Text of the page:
ROSWELL, Ga. - Wildlife researchers have released four rare bog turtles into the wild, the first group of the federally threatened species to be let loose in Georgia
However, as former backwaters became new frontiers for development, the species has been shell-shocked by builders who have drained and later refilled the bogs, wiping out entire turtle colonies in the process. Now less than an estimated 10,000 bog turtles remain on the continent, scattered from Georgia to Connecticut.
To help keep the dwindling population afloat, wildlife groups such as the Chattahoochee Nature Center in Roswell, just north of Atlanta, started breeding programs and strapped inch-long receivers to the shells of the recently released turtles to track them.
The scientists, who plan to release three more turtles this summer, hope their work will provide valuable lifesaving information on the mysterious species.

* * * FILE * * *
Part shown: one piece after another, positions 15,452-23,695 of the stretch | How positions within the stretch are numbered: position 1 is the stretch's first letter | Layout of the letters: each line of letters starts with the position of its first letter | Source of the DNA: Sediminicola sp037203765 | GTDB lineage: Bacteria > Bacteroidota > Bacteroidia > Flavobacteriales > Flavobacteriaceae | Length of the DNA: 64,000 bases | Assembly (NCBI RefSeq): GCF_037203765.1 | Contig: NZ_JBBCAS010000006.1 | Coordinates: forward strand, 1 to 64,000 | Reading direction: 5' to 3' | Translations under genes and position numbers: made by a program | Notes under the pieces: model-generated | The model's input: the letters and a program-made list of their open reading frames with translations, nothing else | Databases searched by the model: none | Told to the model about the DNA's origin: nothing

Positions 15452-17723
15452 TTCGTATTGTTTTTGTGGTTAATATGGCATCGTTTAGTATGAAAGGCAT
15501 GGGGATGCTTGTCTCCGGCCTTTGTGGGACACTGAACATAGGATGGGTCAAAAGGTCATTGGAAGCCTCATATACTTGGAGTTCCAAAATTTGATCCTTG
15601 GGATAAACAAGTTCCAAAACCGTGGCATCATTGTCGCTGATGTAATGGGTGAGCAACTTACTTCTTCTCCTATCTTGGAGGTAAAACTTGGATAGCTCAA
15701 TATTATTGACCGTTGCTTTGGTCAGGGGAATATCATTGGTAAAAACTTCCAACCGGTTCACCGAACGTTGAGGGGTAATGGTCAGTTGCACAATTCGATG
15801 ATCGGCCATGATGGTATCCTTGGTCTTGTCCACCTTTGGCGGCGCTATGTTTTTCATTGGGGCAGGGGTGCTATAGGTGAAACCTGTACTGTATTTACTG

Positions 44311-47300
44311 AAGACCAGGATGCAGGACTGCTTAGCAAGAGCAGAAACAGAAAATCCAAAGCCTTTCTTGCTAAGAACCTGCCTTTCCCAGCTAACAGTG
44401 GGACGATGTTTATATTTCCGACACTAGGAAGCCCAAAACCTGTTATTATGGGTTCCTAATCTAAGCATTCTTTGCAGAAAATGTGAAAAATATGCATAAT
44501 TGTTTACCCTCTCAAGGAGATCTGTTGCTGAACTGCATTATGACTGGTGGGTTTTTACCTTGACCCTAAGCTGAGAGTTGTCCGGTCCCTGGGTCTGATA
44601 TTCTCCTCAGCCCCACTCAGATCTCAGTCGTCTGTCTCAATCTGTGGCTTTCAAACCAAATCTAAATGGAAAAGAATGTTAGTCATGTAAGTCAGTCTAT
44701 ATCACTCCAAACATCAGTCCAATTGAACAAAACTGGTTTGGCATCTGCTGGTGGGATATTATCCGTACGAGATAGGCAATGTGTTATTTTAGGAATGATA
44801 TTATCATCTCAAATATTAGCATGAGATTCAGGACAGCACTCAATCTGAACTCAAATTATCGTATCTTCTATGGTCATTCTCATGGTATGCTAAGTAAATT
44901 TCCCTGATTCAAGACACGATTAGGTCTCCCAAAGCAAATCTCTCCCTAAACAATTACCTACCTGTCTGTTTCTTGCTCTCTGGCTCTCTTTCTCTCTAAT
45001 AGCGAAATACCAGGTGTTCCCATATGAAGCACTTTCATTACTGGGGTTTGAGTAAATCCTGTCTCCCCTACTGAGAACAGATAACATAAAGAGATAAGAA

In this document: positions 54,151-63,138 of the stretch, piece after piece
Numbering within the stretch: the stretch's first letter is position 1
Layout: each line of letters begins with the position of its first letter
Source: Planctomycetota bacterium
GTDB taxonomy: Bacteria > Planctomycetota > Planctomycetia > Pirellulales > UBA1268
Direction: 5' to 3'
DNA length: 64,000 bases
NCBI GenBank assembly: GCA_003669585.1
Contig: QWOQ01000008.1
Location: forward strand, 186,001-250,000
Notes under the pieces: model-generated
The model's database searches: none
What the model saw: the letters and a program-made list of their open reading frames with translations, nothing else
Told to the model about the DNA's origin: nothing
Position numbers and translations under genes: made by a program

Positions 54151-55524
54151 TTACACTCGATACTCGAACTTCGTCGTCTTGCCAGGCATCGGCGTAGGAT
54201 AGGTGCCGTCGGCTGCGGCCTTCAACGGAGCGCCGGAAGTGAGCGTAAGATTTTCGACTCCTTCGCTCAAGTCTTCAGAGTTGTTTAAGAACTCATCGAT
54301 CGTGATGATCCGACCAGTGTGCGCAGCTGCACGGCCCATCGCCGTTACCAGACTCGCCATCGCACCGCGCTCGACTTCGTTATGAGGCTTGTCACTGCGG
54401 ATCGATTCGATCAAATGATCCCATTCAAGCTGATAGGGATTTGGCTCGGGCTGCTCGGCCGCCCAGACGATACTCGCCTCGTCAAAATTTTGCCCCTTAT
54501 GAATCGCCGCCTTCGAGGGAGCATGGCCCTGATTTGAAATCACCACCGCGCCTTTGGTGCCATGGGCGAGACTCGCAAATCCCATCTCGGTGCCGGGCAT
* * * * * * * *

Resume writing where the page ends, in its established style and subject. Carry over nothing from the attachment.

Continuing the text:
"We're at a place in the condition of the species when we still have time left," said Thomas Floyd, a Department of Natural Resources biologist.
Scientists didn't even know bog turtles lived in north Georgia until one of the turtles was accidentally caught in a bird trap in 1979. After two decades of studying the tiny turtles ¡ª which weigh only 4 ounces ¡ª state researchers have identified only about 50 of the wily creatures in Georgia's wild, said Ken Fahey, a biology teacher and bog turtle researcher.
The secretive turtles can be tough to spot and even tougher to nab. They roam the muddy boglands through narrow tunnels, scurrying headfirst into the mud when spotted.
"You can be right on top of them and still can't find them," Floyd said.
When they are caught, their petite size is cherished by some pet owners, who have bought bog turtles on the black market for more than $1,000 apiece, Fahey said.
On The Net
Chattahoochee Nature Center: http://www.chattnaturecenter.com